A ‘criminal record’ is a document maintained by the Police and accessible to various other departments, government agencies and sometimes entities. It lists all the offences you have been convicted of but does not include parking and speeding fines.
Traffic matters that are not dealt with in court, excluding parking fines, appear on a ‘traffic record’. If a traffic matter is dealt with in court, including traffic infringements where an election is made to go to court, they appear on your criminal record, unless they are spent at the time the conviction is recorded.
Things that may also appear on a criminal record include, failing to comply with a move on notice, disorderly conduct and offences related to building codes.
Having a criminal record can make things like going overseas, getting a job, obtaining a security or police clearance, joining the military or police, accessing mine sites or volunteer work very difficult.
Many countries require a visa for travel and as part of the application process ask you to declare your criminal record.
A criminal conviction can also affect an application for residency and citizenship in Australia and other countries.
Getting a job in the security industry, police, defence force and various government departments may require you to be ‘criminal record free’.
A criminal record can even make obtaining insurance more difficult.
You can avoid most of the consequences of a criminal record by being granted a spent conviction order.
To get a spent conviction at the time of sentence you must meet a certain criteria to the court’s satisfaction. The grant of a spent conviction is discretionary, and the court does not have to grant you one.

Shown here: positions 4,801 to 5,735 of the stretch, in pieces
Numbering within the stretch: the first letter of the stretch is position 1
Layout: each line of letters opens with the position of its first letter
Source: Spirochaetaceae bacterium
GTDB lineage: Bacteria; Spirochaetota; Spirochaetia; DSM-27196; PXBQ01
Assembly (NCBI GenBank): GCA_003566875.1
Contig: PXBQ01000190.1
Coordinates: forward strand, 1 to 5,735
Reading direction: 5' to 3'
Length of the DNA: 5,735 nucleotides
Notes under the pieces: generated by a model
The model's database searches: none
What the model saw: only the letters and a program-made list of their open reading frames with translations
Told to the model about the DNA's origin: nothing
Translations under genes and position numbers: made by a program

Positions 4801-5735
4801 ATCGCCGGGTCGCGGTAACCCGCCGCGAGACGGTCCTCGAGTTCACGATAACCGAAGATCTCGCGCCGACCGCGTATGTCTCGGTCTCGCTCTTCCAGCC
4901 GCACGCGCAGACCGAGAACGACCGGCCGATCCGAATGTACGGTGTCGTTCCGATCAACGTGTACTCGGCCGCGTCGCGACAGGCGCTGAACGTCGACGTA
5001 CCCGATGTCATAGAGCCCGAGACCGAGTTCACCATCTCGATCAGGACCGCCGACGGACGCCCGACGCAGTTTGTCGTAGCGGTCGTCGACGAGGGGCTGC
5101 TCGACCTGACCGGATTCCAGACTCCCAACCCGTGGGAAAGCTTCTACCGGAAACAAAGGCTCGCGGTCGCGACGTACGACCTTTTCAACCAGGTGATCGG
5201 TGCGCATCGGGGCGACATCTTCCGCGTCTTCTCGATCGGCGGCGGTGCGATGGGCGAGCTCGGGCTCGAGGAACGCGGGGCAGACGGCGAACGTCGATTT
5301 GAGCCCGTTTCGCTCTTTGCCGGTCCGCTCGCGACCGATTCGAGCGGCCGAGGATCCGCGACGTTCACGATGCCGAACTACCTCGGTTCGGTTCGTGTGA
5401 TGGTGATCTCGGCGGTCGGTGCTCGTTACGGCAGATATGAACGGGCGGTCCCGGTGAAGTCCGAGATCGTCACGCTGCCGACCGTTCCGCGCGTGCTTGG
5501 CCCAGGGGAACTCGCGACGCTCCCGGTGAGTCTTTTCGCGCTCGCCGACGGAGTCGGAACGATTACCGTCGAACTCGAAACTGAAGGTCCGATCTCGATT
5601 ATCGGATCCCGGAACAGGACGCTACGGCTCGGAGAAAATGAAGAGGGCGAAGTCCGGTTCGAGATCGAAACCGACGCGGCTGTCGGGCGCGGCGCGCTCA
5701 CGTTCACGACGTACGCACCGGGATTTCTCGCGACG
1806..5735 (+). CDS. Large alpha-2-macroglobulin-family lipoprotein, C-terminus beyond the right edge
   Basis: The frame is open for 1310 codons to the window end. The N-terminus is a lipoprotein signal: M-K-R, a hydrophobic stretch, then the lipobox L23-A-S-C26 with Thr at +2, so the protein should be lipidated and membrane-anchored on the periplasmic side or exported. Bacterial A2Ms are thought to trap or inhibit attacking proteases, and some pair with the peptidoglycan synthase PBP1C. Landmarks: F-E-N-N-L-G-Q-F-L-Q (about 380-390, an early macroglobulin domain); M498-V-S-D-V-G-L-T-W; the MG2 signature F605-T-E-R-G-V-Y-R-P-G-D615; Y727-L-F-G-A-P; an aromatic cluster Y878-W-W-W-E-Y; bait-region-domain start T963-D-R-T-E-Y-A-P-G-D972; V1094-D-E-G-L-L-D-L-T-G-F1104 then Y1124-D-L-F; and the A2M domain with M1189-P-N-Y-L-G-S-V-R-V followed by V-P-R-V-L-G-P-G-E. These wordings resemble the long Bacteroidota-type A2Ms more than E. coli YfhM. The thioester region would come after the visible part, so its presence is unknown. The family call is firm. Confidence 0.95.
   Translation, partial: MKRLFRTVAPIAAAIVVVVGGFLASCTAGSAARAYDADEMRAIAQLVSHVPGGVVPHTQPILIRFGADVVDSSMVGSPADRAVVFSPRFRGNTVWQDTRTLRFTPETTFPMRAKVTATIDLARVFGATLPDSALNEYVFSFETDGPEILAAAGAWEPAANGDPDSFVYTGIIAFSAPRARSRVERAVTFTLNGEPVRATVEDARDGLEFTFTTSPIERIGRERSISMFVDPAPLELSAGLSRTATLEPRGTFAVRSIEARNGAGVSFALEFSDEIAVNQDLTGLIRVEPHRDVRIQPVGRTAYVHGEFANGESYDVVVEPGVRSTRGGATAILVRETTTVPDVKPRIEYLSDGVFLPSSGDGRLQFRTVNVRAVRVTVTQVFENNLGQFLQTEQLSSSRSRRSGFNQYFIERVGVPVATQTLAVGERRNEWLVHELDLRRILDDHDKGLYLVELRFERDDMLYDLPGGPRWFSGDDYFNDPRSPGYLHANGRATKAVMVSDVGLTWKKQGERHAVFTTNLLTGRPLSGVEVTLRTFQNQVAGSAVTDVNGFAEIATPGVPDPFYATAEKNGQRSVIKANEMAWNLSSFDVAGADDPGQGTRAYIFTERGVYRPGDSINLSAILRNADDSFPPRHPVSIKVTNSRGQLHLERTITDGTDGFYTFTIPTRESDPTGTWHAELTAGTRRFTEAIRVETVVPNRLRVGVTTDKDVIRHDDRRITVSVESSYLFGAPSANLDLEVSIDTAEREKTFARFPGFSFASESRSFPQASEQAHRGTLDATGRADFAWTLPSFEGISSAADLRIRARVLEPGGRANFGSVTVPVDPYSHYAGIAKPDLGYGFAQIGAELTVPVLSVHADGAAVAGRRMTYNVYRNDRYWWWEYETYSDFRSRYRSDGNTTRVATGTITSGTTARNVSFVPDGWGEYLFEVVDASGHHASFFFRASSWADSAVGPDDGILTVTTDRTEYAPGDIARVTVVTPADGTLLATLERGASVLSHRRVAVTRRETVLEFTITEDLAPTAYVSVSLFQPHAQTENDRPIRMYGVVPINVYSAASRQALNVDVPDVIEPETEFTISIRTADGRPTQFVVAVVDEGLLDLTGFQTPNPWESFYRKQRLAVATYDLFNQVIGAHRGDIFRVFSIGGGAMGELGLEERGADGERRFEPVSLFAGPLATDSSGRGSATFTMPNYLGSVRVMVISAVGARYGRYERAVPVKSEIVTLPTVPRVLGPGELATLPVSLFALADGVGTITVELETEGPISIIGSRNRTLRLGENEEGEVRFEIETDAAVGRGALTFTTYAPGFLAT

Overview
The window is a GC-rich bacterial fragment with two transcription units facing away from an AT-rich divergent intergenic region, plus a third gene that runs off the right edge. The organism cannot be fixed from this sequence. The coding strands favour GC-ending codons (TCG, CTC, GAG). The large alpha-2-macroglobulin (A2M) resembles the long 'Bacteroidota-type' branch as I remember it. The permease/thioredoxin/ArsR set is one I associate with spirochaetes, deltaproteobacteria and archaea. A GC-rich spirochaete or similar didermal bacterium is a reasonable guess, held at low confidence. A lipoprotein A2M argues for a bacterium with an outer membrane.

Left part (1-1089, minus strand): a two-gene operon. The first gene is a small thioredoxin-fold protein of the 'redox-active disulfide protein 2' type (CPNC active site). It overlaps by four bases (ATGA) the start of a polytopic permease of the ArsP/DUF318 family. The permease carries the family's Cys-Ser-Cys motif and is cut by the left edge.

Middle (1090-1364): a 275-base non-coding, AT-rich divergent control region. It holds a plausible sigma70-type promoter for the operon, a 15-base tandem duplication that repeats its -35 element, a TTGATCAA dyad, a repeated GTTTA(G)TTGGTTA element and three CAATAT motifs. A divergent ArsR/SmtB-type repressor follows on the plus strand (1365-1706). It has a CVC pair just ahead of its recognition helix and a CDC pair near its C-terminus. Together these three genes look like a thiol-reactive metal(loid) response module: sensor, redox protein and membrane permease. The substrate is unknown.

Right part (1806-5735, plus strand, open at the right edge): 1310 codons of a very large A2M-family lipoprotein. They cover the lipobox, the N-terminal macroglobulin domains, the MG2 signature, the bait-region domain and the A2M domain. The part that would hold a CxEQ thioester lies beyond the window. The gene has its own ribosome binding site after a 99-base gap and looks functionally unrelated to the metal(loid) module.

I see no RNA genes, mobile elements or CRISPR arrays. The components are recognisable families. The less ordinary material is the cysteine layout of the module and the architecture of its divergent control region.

The requirements are:
Proving all three things can be difficult. There are particular ways to help show to the court you meet these requirements. We strongly advise you to get legal advice and representation before applying for a spent conviction.
A conviction that is ‘spent’ is generally considered less serious than one that is not. Exceptions to the spent convictions scheme include, working with children, at a casino or applying for a firearms licence.
TIt is key to consider the following two questions when considering if you need to engage legal representation for your spent conviction application.
That is; what travel visa, mining job, security clearance or insurance will you not get or even lose if you have a criminal record? What value does that have to you in terms of missed opportunities and income? The chances are that the cost of failing to have a conviction spent outweighs the cost of legal fees. The fees expense might be a worthy investment in your future.
Yes, you can use the duty lawyer if you’re unemployed or on a low income. You may have to pay a small fee to use the duty lawyer. However, the duty lawyer typically represents a large number of people in addition to you and will only be able to dedicate the same amount of time to the preparation of your case as they do for others.
With a private criminal lawyer, however, you will usually spend less time waiting at court. A private criminal lawyer will be able to prepare your case in advance of your court date and help you to collate the right evidence in support of your application for a spent conviction. Engaging a criminal lawyer can ensure further attention to detail with your case to improve your chances for spent conviction approval.
Paxman & Paxman are a firm of criminal defence lawyers in the Perth CBD specialising in criminal law, traffic law, and restraining orders. If you need a lawyer to assist with applying for a spent conviction in WA, call us on 1300 274 692 or fill out an online enquiry form today. One of our experienced lawyers will gladly assist you through the process.